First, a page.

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Wales to receive less money to spend on transport ‘for decades’ thanks to HS2

22 Mar 2021 2 minutes Read
HS2 artists’ impression

The Welsh Government will receive less money to spend on transport “for decades” thanks to HS2, a report has said.

HS2 was designated as an England and Wales project despite the fact that no part of the track is included in Wales.

The decisions excluded Wales from receiving the additional funding that will flow to Scotland and Northern Ireland over the lifespan of the project, researchers at Cardiff University said.

“For the remainder of the HS2 project’s lifetime – likely to be several decades – the Welsh Government will now receive a much smaller share from any increase in the Department for Transport’s budget,” they said.

It was part of what they called “historic under-funding” that was “being baked into the system” in Wales.

The Cardiff University’s Wales Governance Centre report also reveals that railway infrastructure investment in Wales would have been significantly higher if it had been devolved.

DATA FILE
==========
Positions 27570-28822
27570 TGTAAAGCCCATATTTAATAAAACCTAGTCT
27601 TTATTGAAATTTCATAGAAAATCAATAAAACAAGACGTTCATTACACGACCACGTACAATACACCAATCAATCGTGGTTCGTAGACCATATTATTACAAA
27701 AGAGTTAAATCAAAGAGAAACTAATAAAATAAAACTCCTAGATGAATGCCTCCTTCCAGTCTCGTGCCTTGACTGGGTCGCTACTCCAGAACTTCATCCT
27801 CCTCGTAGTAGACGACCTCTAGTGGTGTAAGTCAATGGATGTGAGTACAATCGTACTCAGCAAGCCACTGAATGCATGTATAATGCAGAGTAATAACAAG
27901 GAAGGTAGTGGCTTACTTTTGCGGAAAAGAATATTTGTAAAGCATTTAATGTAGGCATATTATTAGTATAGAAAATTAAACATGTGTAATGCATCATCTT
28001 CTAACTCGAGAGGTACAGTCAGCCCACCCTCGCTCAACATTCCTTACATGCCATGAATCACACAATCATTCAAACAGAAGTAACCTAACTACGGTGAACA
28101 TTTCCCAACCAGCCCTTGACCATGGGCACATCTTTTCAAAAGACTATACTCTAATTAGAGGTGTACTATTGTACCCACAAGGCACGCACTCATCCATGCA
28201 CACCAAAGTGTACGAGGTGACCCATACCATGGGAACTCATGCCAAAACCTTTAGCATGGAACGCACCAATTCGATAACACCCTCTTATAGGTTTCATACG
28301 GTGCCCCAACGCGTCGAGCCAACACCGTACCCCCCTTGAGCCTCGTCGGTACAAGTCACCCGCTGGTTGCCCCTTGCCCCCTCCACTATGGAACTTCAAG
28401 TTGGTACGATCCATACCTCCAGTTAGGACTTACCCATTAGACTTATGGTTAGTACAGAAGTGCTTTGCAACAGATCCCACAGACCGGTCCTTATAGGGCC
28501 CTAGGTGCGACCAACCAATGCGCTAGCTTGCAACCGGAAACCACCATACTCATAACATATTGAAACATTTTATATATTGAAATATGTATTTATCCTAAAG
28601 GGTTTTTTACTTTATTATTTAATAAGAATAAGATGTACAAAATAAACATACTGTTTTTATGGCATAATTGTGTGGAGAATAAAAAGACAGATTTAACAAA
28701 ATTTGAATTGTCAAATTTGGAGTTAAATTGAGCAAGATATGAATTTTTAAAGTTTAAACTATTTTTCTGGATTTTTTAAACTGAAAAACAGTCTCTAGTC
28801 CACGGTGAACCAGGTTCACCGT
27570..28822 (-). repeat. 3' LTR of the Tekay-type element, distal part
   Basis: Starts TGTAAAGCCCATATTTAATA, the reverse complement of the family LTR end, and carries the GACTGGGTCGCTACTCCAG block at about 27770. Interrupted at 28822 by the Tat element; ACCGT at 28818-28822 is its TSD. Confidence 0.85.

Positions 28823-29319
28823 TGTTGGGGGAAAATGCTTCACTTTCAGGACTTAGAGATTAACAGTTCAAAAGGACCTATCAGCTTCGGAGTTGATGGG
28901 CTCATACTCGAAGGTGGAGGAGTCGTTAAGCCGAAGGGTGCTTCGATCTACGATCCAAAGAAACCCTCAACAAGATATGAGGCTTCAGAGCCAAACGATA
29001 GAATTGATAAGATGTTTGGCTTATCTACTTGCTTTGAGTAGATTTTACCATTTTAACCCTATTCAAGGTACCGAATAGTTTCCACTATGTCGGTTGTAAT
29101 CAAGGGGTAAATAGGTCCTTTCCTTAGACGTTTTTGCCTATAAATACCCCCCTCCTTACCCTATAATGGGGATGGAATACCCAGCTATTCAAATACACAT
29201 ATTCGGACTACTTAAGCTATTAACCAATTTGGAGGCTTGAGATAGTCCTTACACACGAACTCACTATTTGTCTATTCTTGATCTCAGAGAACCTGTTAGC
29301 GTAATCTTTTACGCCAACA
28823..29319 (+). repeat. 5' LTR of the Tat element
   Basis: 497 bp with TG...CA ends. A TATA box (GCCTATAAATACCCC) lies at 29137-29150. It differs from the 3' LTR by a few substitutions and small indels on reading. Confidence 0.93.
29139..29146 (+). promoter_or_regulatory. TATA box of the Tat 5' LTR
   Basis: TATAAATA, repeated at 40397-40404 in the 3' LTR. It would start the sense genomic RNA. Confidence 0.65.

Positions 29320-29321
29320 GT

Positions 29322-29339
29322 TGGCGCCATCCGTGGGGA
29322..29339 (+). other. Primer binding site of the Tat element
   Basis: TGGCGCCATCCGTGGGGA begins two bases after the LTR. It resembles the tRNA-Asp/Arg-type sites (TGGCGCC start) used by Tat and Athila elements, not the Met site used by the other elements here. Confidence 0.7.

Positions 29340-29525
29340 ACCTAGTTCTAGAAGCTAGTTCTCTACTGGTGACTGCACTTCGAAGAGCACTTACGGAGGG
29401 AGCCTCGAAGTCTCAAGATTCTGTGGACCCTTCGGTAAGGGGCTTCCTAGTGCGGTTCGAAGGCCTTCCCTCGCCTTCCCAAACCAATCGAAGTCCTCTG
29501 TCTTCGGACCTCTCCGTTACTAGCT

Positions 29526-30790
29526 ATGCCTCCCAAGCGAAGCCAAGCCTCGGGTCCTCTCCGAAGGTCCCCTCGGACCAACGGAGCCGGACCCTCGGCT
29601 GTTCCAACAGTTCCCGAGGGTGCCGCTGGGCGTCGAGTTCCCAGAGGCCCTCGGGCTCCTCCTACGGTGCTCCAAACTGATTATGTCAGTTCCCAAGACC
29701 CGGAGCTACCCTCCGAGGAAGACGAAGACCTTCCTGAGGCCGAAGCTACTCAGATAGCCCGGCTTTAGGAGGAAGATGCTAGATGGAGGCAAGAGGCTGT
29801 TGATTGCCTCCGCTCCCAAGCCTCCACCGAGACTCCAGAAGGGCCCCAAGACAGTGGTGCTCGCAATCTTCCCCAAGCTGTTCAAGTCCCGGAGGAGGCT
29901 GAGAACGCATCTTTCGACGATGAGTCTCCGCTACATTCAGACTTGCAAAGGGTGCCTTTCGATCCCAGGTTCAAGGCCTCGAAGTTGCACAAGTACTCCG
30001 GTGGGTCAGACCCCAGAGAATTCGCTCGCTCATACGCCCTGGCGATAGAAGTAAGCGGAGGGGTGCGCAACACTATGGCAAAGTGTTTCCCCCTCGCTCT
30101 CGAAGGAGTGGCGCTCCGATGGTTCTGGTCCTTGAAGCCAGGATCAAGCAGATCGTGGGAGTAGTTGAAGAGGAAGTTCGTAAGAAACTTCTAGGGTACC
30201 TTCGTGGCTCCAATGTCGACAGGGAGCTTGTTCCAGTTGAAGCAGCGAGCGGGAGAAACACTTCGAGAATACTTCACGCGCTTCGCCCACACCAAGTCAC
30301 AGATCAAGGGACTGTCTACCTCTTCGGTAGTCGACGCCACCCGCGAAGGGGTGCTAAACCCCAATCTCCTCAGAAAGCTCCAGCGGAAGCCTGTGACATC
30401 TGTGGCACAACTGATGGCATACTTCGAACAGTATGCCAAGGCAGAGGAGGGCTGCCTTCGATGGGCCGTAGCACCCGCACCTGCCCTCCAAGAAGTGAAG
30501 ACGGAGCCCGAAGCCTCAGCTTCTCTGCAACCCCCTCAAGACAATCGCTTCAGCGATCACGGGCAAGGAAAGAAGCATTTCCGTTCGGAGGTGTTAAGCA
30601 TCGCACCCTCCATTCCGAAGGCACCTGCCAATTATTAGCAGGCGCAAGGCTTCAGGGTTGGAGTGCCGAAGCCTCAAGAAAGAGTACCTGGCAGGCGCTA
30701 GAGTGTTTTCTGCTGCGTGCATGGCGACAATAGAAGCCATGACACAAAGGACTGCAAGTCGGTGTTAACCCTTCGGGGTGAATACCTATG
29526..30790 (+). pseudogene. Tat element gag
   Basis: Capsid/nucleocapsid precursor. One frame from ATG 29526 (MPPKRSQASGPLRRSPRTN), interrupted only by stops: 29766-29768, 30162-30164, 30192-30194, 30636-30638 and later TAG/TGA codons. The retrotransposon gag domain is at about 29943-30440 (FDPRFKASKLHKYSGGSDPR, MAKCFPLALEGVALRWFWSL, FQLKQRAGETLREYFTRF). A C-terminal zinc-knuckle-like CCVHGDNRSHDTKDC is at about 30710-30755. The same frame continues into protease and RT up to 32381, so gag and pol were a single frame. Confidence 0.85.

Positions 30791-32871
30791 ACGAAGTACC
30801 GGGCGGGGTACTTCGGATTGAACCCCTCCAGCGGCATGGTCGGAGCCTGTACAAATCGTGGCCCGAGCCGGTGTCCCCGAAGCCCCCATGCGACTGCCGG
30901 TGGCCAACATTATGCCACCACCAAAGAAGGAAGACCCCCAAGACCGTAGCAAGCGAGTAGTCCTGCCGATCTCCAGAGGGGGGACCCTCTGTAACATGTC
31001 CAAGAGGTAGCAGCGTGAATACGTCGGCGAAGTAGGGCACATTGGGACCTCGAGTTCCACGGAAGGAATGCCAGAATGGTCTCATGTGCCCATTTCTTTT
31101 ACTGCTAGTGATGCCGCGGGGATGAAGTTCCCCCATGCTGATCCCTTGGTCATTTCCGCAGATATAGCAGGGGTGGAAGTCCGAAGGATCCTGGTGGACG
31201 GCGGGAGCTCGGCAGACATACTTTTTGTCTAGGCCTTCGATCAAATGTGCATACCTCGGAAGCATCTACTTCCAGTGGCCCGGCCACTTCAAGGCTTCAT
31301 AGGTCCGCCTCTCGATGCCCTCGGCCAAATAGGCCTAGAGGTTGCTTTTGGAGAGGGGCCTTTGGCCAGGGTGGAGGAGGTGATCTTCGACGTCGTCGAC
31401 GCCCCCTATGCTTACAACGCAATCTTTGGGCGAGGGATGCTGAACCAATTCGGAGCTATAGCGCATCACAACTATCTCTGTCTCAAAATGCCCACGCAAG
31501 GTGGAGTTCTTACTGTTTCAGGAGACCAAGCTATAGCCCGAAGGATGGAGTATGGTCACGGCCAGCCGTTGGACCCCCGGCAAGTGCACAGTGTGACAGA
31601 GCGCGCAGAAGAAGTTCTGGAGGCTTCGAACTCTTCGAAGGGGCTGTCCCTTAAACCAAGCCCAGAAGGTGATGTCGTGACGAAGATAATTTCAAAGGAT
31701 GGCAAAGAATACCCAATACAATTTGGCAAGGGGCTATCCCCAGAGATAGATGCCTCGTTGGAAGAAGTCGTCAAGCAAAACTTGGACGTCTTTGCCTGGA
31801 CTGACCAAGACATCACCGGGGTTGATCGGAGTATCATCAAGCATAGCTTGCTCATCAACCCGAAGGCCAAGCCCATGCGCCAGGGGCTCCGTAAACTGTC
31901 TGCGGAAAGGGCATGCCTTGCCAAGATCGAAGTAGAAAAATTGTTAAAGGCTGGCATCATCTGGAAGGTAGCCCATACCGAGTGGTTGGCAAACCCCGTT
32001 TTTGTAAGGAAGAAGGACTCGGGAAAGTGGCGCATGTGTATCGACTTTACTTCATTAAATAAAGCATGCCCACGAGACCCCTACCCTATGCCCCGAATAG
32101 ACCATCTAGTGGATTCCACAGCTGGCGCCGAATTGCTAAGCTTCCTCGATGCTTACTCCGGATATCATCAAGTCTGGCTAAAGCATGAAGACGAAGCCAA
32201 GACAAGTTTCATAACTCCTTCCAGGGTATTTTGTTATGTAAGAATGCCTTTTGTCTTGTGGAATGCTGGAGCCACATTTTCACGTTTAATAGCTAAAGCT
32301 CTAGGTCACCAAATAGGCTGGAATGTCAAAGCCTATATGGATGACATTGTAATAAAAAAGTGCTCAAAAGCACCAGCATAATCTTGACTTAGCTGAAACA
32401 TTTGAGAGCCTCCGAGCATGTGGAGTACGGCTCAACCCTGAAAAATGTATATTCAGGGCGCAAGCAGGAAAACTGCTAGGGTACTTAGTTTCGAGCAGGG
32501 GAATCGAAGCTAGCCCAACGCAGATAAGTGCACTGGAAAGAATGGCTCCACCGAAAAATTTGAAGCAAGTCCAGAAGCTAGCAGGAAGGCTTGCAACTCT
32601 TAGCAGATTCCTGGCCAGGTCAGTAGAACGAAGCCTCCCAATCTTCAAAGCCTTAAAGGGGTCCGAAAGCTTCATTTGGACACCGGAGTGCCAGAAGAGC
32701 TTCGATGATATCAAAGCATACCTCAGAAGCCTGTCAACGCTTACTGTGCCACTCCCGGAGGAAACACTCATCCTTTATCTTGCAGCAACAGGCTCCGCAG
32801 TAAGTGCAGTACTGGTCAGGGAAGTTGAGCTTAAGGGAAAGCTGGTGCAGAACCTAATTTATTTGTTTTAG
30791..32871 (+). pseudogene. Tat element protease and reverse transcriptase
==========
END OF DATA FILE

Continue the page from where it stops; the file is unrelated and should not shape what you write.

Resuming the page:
‘Double whammy’

The report finds that under a fully devolved system, Wales could have received an extra £514m investment in its rail infrastructure between 2011-12 and 2019-20.

As well as perpetuating underinvestment in Wales’ rail infrastructure, the researchers warn the non-devolved system will also lead to a funding squeeze on the Welsh Government’s future budget.

These amounts can be compared to the cost of several major Welsh rail infrastructure projects that have been estimated by external sources, including:

  • The Carmarthen to Aberystwyth line (£620-775 million)
  • Electrification of the North Wales Coast mainline (£764 million)
  • Electrification of the South Wales mainline between Cardiff and Swansea (£433 million)

Wales Fiscal Analysis researcher, Guto Ifan, commented: “When it comes to the Welsh railways, the evidence is clear that funding would have been substantially higher under a fully devolved system – to the tune of £500m since 2011, when spending data for Wales was first made available. That funding over the course of eight years would have enabled significant improvement projects to take place.

“Wales is also set to lose out on transport funding when the Treasury next sets multi-year budgets, due to technical changes in Barnett formula calculations. This is a double whammy for Wales, with the historic under-funding being baked in to the system.

“It is now clear that only full devolution of rail infrastructure – similar to Scotland – will address the underfunding of Welsh railways.”

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